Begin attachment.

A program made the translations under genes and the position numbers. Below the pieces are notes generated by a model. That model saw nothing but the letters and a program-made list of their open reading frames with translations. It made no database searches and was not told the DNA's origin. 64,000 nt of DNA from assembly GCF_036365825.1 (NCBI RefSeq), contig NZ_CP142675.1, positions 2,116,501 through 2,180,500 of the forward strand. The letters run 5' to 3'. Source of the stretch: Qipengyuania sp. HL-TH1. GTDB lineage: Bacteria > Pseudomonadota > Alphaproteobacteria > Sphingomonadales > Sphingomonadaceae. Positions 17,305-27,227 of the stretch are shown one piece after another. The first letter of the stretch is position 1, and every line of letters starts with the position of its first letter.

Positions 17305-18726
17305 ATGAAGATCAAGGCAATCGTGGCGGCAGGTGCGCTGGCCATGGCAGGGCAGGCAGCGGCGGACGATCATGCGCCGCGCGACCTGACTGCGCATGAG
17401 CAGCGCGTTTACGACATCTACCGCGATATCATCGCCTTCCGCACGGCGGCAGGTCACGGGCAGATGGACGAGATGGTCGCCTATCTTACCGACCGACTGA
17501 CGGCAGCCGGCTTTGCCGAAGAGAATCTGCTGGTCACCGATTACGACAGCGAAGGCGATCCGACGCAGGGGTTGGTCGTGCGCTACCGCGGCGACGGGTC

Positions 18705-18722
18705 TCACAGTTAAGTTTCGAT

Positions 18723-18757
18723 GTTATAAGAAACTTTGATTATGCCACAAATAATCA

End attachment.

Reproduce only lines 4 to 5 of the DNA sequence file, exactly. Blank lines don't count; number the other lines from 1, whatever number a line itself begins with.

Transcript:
17401 CAGCGCGTTTACGACATCTACCGCGATATCATCGCCTTCCGCACGGCGGCAGGTCACGGGCAGATGGACGAGATGGTCGCCTATCTTACCGACCGACTGA
17501 CGGCAGCCGGCTTTGCCGAAGAGAATCTGCTGGTCACCGATTACGACAGCGAAGGCGATCCGACGCAGGGGTTGGTCGTGCGCTACCGCGGCGACGGGTC